Asian American Health Care Workers Battle COVID And Racism

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Asian American Health Care Workers Battle COVID And Racism
More than a year into the pandemic, some AAPI health care workers share their struggles of saving people while also dealing with hate.
SHOW TRANSCRIPT

When a patient exhibiting COVID symptoms went to an L.A. County ER, nurse practitioner Hengky Lim rushed to help. That patient wasn’t wearing a mask. 

"He coughed right in front of my face, right in front of my face. And I can see the saliva, the spit on my face shield," said Hengky Lim, Nurse Practitioner, Emergent Care.

At first, Lim didn't think it was intentional but the patient did it again: coughed on his face without a mask in the height of the pandemic.

"And he said to me, ‘Hey, it's because of you people, I got sick’ and he got up and he left," said Lim.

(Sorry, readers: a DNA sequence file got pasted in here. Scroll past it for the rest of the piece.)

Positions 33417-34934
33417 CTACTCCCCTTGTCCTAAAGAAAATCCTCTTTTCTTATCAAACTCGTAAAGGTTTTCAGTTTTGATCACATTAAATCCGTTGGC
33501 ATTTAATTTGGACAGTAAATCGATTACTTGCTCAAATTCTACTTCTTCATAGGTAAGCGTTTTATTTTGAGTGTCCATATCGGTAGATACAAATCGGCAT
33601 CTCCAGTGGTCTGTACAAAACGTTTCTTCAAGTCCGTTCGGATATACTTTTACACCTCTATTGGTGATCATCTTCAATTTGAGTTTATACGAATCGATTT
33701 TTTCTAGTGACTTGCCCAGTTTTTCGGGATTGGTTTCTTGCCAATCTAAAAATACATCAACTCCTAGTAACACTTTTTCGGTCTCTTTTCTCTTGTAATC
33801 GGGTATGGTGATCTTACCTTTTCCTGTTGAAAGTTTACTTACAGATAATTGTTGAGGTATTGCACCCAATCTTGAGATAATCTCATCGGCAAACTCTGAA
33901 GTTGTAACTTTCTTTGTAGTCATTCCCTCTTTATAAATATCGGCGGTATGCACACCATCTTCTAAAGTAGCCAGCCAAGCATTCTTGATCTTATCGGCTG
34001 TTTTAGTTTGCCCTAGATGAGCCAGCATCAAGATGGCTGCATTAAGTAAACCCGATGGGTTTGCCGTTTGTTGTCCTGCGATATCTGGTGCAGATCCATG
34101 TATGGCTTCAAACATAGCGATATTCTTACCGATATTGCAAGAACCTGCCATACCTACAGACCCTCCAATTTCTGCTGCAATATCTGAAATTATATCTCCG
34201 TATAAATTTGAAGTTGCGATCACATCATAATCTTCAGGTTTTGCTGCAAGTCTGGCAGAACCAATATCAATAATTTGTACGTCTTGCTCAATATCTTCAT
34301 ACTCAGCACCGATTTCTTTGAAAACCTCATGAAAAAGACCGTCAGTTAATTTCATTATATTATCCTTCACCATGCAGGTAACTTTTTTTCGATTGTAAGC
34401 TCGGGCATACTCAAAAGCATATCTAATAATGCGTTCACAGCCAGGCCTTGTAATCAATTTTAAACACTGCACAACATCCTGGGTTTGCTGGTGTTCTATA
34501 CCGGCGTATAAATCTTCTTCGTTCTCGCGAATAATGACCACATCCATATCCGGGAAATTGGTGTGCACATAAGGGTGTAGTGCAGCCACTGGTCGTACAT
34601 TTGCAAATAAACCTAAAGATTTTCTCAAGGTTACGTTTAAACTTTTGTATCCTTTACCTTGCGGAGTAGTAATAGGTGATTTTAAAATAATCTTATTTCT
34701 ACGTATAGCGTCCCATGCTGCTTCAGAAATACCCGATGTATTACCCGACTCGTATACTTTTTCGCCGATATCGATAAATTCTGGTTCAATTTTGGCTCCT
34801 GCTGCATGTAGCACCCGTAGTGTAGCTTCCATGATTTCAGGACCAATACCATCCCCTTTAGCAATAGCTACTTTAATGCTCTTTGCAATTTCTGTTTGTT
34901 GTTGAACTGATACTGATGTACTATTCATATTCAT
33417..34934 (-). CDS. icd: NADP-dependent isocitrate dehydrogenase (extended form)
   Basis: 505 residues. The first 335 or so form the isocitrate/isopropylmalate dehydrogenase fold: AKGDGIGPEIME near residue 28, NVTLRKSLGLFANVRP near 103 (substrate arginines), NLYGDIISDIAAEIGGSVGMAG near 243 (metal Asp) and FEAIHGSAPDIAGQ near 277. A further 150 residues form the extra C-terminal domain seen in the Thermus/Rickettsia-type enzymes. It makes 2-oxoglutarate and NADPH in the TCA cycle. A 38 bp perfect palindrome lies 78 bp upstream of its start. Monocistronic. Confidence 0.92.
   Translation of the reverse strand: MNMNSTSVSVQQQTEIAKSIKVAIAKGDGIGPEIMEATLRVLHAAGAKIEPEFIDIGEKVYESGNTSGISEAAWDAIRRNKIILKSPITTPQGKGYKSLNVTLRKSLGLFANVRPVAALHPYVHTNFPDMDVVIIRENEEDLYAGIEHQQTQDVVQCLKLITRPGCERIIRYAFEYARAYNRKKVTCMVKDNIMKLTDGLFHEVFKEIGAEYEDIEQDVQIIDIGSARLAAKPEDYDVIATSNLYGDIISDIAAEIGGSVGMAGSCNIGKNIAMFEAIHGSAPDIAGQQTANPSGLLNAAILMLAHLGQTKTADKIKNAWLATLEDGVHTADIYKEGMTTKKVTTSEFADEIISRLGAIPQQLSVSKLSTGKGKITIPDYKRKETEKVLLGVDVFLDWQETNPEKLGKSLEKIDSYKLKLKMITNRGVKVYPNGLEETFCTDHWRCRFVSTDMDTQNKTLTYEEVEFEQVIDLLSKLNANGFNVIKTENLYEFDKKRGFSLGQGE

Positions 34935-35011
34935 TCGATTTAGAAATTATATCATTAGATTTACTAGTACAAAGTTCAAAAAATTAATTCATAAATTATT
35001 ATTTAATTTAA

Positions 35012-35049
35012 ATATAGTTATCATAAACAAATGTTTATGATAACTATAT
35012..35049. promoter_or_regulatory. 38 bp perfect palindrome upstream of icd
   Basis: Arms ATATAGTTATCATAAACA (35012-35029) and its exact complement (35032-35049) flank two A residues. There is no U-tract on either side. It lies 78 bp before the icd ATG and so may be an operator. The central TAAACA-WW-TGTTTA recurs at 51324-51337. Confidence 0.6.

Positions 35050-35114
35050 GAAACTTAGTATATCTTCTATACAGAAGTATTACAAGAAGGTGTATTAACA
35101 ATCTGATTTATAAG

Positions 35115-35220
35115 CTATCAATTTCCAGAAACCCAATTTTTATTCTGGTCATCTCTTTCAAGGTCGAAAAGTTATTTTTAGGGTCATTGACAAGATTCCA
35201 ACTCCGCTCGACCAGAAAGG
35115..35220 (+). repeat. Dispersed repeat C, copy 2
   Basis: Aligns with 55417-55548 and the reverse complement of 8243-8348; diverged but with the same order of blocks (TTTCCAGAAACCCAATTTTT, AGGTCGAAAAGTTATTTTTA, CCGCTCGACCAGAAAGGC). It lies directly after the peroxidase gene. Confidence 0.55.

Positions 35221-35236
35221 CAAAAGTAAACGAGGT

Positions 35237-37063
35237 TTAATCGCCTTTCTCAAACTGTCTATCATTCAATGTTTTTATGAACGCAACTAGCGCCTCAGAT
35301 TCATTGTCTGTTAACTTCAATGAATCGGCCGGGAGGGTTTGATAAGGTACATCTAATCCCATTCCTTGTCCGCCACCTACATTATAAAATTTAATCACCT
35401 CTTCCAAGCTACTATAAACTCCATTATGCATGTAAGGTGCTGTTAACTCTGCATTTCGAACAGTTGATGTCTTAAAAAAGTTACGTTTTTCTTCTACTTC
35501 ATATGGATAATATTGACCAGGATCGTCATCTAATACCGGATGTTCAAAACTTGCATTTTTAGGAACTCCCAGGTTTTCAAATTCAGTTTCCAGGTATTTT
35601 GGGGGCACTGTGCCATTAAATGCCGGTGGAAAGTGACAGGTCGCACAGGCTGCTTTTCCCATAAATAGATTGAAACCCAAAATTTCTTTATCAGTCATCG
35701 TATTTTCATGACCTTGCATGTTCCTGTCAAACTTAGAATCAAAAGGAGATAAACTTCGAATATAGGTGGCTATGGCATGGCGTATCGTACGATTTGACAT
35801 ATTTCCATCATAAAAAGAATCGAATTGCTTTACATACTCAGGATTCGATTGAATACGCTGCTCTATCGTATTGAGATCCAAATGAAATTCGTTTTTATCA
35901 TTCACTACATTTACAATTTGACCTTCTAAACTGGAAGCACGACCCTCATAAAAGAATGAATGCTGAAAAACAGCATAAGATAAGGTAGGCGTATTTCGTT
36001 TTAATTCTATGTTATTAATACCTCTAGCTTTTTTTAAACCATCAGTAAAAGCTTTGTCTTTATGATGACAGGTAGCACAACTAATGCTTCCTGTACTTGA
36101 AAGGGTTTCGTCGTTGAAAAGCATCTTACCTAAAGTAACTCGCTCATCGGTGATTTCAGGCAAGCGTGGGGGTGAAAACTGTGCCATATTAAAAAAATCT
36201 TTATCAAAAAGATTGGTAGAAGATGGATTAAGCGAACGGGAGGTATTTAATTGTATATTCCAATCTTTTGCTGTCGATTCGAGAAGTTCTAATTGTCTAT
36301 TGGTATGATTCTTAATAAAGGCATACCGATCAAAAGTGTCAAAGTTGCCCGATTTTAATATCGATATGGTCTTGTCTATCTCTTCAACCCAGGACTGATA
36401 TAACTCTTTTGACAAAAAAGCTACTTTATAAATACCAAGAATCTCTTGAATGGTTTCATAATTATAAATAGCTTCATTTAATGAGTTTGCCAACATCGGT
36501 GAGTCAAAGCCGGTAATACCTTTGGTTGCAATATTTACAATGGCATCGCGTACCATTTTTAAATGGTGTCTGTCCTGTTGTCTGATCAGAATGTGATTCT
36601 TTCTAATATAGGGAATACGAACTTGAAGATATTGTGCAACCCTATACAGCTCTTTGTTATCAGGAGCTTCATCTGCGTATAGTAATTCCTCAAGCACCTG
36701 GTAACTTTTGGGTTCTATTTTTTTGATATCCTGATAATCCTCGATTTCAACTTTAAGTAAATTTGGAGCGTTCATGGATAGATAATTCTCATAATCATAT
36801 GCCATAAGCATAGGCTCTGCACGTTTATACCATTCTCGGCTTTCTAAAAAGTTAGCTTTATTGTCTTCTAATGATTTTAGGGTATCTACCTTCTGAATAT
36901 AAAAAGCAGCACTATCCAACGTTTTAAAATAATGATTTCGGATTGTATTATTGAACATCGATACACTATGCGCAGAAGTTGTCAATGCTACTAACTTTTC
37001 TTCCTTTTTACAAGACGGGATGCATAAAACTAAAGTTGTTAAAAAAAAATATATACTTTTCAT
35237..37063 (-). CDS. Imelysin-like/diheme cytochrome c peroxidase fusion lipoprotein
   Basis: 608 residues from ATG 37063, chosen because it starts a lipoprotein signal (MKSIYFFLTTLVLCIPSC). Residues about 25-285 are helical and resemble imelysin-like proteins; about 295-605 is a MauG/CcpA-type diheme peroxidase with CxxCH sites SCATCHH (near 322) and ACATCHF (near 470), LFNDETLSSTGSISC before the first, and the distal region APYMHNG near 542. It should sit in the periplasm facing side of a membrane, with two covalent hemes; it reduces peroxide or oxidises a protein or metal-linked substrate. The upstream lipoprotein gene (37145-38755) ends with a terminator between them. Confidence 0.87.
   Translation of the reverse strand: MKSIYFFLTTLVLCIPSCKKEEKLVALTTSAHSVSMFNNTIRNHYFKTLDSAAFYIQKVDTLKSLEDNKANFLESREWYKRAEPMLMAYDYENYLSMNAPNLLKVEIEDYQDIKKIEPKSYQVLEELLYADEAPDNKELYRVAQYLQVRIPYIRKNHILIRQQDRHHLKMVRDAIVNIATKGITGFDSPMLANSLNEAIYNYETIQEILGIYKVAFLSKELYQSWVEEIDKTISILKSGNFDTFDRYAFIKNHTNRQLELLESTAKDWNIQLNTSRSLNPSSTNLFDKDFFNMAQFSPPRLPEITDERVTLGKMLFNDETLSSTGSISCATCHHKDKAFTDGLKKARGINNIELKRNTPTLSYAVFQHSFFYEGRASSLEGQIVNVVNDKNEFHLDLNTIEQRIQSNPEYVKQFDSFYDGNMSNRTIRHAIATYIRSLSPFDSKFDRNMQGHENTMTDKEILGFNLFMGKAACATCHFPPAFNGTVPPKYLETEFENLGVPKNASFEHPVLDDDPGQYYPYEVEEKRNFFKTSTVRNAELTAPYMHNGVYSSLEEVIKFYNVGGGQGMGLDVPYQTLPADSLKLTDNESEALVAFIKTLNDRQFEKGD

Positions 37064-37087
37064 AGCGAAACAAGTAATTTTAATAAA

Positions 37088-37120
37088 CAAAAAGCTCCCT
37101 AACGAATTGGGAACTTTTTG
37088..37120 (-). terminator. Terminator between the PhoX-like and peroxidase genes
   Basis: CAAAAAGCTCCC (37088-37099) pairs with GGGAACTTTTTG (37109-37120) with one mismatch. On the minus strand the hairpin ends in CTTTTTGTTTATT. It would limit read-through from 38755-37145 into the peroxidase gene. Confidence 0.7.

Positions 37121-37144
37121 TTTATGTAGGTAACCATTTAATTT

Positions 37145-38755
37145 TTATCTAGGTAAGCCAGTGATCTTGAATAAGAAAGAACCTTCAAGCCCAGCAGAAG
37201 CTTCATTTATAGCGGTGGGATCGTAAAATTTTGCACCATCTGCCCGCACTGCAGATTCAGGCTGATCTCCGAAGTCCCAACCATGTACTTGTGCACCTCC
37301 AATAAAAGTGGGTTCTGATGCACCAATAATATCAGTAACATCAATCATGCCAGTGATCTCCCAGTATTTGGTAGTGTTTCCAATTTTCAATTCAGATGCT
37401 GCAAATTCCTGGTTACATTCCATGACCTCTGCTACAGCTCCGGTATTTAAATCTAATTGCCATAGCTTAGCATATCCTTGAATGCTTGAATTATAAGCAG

Months later. … another patient dismissed Lim's recommendation to get an X-ray and instead shared with a White nurse that he didn't want any Asian health care workers treating him. Time is of the essence in the ER when it's about life and death. But Lim, who used to rush in, now thinks twice before approaching a patient at times double-checking with another nurse to make sure it's safe.  

"I've had another person joke around with me, like, 'why did you guys bring corona over here?'" said Dr. Serena Zhou-Talbert, Family Practitioner, Compassion Health Care.

As the only Asian physician in her clinic, Dr. Serena Zhou-Talbert says the microaggressions from her patients are starting to get to her. 

 "It wasn't really until recently that I have started to realize how harmful, how harmful they've been and how they have implicitly affected my mental health. Dr. Serena Zhou-Talbert.

She wrote an OpEd: "This Physician Has Had Enough of Anti-Asian Hate — And you should too." Despite making up nearly 6% of the U.S. population, Asians play a much bigger role in the health care field — they’re 17% of the physicians and nearly 9% of nurses in the U.S.

"Part of why Asians and Asian Americans can be targeted so easily is because in many ways we're still othered; we're still viewed as foreigners." Dr. Elisa Choi, Internist and Infectious Disease expert. 

All three health care workers we spoke to are American.

"The month of May is a time to recognize and acknowledge that we are Americans. It doesn't matter what our ancestry is. We're all Americans," Dr. Choi.